Hundreds of thousands of Brazilians took to the streets of 211 cities on August 13 to protest far-right Brazilian President Jair Bolsonaro’s austerity cuts and privatization plans for the public university system. It was the third in series of national education strikes, dubbed “the Education Tsunamis,” organized by national students unions together with teachers unions affiliated with the Central Ùnica de Trabalhadores (Unified Workers Central/CUT)—the second-largest labor union confederation in the Americas.
Organized from the bottom up by teachers, high school and university students, through thousands of democratic assemblies across the country, communication between activists in the different towns and cities insured that the August 13 street protests were staggered throughout the day to achieve maximum impact. Starting in smaller cities during the morning rush hour, with protests numbering in the low thousands, they increased in size as the day progressed, with crowds of 30,000–50,000 in larger cities like Recife, culminating during the evening rush hour in Brazil’s three largest cities, with an estimated crowd of 100,000 shutting down Avenida Paulista in the heart of São Paulo’s financial district.
“While the commercial media distracts us with horror stories about Jair Bolsonaro the killer clown, their corporate advertisers are making billions from the deregulation of pesticides and mining, petroleum and pension fund privatization in Brazil.”There, instead of the usual honking cars, groups of teenagers danced and sang things like, “I want education, to be intelligent, because for stupid we already have our president.” Thousands of older people came out in solidarity with the teachers and students, and the atmosphere was one of hope against Bolsonaro’s sub-fascist project, and its attempt to purge the education system of critical thinking through a revival of the old Nazi trope of “Cultural Marxism.”
In short, it seemed like the perfect feel-good event for newspapers like the Guardian and the New York Times to share with their liberal readers. After all, after the US, Brazil is the most populous, largest in area and wealthiest nation in the Americas. After all, both newspapers have taken editorial positions against Bolsonaro, and regularly criticize his environmental and human rights abuses. After all, both papers have run numerous articles celebrating the spirit of the young protesters in Hong Kong and Venezuela in recent months, complete with inspiring quotes and photographs from the ground.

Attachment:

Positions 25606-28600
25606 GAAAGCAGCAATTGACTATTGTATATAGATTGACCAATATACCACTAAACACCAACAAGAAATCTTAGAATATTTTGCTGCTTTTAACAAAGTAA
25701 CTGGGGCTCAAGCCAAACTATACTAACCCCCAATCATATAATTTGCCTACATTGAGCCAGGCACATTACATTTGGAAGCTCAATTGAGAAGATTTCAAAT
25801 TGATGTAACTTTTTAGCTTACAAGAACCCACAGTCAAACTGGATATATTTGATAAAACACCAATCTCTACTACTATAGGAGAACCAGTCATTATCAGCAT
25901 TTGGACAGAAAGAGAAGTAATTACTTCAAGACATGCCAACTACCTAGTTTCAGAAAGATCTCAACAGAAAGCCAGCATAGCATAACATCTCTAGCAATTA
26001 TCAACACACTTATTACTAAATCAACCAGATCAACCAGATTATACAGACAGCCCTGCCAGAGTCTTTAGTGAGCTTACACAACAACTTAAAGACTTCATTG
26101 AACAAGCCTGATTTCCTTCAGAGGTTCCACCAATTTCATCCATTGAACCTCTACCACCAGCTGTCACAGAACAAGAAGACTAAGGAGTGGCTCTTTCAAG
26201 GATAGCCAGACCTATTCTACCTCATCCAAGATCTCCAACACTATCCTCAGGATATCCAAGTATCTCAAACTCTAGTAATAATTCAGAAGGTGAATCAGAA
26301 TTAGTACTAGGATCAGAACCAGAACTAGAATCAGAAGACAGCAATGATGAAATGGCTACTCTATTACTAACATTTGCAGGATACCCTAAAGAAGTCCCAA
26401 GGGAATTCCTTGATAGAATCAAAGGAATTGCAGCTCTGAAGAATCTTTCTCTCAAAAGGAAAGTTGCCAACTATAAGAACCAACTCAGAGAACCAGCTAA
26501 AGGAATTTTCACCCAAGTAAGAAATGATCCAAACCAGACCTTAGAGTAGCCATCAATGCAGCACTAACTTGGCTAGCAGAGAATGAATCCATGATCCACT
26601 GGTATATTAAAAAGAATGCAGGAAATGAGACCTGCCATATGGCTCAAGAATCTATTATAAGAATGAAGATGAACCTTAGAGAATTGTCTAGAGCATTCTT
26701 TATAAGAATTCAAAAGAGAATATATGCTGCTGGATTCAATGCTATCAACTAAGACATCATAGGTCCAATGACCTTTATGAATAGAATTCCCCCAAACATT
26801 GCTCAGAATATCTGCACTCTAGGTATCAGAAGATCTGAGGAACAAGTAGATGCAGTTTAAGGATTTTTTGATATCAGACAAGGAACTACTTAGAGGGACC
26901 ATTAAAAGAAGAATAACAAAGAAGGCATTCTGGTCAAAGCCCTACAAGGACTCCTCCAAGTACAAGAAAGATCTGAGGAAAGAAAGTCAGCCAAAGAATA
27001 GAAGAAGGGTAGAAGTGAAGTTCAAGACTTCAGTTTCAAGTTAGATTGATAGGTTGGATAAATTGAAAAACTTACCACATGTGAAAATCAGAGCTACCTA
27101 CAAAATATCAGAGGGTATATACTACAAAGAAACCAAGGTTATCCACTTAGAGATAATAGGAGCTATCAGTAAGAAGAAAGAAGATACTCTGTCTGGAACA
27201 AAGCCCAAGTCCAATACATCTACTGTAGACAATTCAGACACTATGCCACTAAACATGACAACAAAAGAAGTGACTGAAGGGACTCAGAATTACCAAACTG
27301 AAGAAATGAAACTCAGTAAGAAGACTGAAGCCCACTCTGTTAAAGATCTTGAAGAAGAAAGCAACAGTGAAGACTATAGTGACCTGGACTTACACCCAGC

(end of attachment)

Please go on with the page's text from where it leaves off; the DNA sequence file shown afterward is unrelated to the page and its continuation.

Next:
Unfortunately, this didn’t turn out to be the case. The Guardian, which ran two articles about smaller pro-Bolsonaro protests in May, with photos of protesters shot from below to make them appear heroic, did not even mention it. The New York Times ran a 129-word stub from the AP that low-balled the number of cities where protests took place, and says they were smaller than the Education Tsunami protests in May (factually correct, but contextually misleading, since they were still huge).
The issue of under-reporting and ignoring protests by Brazil’s so-called “organized left”—the labor unions and popular social movements that make up the traditional support base for the Workers Party—is a historic problem. One of the main causes for this is that the organizations responsible for generating official crowd numbers in Brazil are its historically neofascist state military police forces.
Brazil’s military police, which run organized crime militias and death squads, sell weapons to the drug-trafficking gangs, and commit torture and summary executions at the rate of 5 per day in Rio de Janeiro alone, are responsible for providing crowd numbers. Brazil’s traditional media outlets, like Globo TV, which was created by the 1965–85 military dictatorship as a means of social control and are nearly as conservative, follow their lead. This explains why, for example, similar sized protests for and against the illegal impeachment of President Dilma Rousseff in March, 2015, could be reported in the media, respectively, as 1 million and 9,000.
Everyone in the foreign correspondent community knows that the Brazilian military police are not impartial judges of crowd size. When Anglo newspapers do report on progressive protests in Brazil, however, they tend to play along with the game.